Explore Native Plant Gardens at Mass Audubon
Experience the beauty of a garden buzzing with pollinating insects and hummingbirds at a wildlife sanctuary near you. Then learn how to create your own pollinator garden at home and fill it with native plants purchased at one of our annual plant sales!
Special Gardens & Other Habitats
Many of our wildlife sanctuaries have specially-managed gardens designed to support wildlife, help manage stormwater runoff, or provide community gardening space.
- Allens Pond in Dartmouth and Westport features a pollinator garden that is a certified MonarchWatch.org waystation.
- Boston Nature Center in Mattapan has a butterfly garden, the Boston Food Forest Coalition's food forest, and the Clark Cooper Community Gardens—the largest and oldest community garden in Boston.
- Broad Meadow Brook in Worcester has butterfly, bird, and rain gardens that provide food and shelter while improving water quality.
- Drumlin Farm has several wildlife garden areas, including the gardens at the front entrance and the Mass Audubon Shop with native perennials.
- Ipswich River in Topsfield offers a butterfly garden and a bird habitat garden.
- Felix Neck in Edgartown has a butterfly garden, bird garden, and a garden with scented plants believed to have mosquito-repelling properties.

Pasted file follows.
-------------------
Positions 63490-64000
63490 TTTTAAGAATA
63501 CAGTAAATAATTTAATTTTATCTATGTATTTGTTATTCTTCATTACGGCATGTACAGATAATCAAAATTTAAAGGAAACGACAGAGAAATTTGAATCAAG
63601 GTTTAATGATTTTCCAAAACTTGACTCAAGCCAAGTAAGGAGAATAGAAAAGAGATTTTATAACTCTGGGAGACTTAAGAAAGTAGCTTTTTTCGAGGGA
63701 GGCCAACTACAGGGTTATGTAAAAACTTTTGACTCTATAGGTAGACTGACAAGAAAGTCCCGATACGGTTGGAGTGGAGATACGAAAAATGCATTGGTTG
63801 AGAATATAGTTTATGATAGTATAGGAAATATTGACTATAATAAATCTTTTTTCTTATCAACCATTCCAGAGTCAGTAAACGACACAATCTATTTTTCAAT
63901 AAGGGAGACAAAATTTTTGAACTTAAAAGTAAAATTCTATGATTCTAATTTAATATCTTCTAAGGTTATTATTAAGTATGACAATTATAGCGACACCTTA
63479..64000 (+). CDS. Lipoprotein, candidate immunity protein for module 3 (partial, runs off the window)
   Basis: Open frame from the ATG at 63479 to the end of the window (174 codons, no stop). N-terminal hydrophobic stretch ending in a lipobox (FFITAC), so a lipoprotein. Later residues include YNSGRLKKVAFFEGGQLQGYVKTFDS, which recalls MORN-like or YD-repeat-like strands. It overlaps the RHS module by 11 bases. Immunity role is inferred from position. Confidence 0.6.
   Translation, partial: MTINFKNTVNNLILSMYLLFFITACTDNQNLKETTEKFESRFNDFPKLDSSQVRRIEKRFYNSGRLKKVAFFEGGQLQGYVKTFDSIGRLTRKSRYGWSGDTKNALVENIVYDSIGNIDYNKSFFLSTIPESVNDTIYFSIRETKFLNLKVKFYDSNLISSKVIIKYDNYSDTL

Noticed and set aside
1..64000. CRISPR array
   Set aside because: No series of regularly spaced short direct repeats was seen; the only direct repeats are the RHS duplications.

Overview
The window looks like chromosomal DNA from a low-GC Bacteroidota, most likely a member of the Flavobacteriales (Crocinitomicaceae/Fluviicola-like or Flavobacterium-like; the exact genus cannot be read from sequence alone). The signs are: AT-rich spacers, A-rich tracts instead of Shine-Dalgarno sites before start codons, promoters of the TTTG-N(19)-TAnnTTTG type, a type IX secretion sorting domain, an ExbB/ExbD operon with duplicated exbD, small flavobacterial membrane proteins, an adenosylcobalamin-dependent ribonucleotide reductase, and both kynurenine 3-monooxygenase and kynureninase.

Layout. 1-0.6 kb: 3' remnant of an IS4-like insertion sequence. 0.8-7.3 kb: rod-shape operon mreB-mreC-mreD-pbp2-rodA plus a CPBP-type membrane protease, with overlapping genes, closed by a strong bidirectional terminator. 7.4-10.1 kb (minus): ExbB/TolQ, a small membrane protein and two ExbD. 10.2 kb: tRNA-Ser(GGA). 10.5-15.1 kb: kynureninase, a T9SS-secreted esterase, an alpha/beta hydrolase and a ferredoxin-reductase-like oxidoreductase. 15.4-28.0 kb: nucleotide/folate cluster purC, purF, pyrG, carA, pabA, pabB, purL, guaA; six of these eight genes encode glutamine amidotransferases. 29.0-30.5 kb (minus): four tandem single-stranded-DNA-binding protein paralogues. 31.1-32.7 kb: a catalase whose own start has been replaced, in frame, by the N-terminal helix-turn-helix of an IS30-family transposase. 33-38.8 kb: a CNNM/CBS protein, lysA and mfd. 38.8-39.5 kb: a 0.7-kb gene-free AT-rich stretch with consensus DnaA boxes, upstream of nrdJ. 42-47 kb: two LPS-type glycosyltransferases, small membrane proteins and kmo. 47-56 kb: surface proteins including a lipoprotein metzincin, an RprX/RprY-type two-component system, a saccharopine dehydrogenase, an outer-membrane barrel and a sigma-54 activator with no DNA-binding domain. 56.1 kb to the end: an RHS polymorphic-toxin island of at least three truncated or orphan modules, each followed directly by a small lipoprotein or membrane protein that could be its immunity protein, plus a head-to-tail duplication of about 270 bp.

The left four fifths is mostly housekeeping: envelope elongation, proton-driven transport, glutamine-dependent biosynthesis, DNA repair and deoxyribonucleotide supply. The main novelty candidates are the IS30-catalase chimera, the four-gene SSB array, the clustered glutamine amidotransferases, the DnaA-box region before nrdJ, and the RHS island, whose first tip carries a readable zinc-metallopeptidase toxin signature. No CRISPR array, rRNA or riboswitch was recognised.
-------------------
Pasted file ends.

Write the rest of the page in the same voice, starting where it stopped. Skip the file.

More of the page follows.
- Habitat Education Center in in Belmont has bee and butterfly gardens as well as herb gardens.
- Long Pasture in Barnstable offers a butterfly mosaic trail, which is a series of native wildflower plots along a trail through open fields.
- Moose Hill in Sharon has a small native plant garden and a larger bird garden, both alive with birds, butterflies, and insects.
- North River in Marshfield has several specialty gardens, including a native plant garden and a rain garden with native plants.
- Stony Brook in Norfolk's butterfly garden is managed by the Garden Club of Norfolk.
- Wellfleet Bay in South Wellfleet maintains a large pollinator and wildlife garden with plants to feed birds, bees, and butterflies, as well as a native bee "hotel."
One major way to make a positive impact on pollinators—and beautify an outdoor space—is to replace ornamental, foreign plants with native species. Want to start your own pollinator garden at home?
- Tips for creating a pollinator garden >
- Recommended plants for native pollinators >
- Support state legislation to help pollinators thrive >
During spring and summer, several of our wildlife sanctuaries offer native plant sales. Stop by to learn more and pick up varieties for your own backyard.
→ Habitat Education Center's annual Spring Celebration in Belmont includes a plant sale offering native wildflowers, herbs, and vegetables.
→ Moose Hill's two-day Native Plant Sale in Sharon offers a variety of native perennials, ferns, and ground cover.
→ The Native Plant Sale & Open House at North River in Marshfield features native shrubs and flowering perennials as well as family activities and snacks.
→ Pick up plants to attract butterflies at the annual Audubon Nature Festival at Ipswich River in Topsfield.
→ Shop for plants that attract butterflies during Broad Meadow Brook's Annual Butterfly Festival.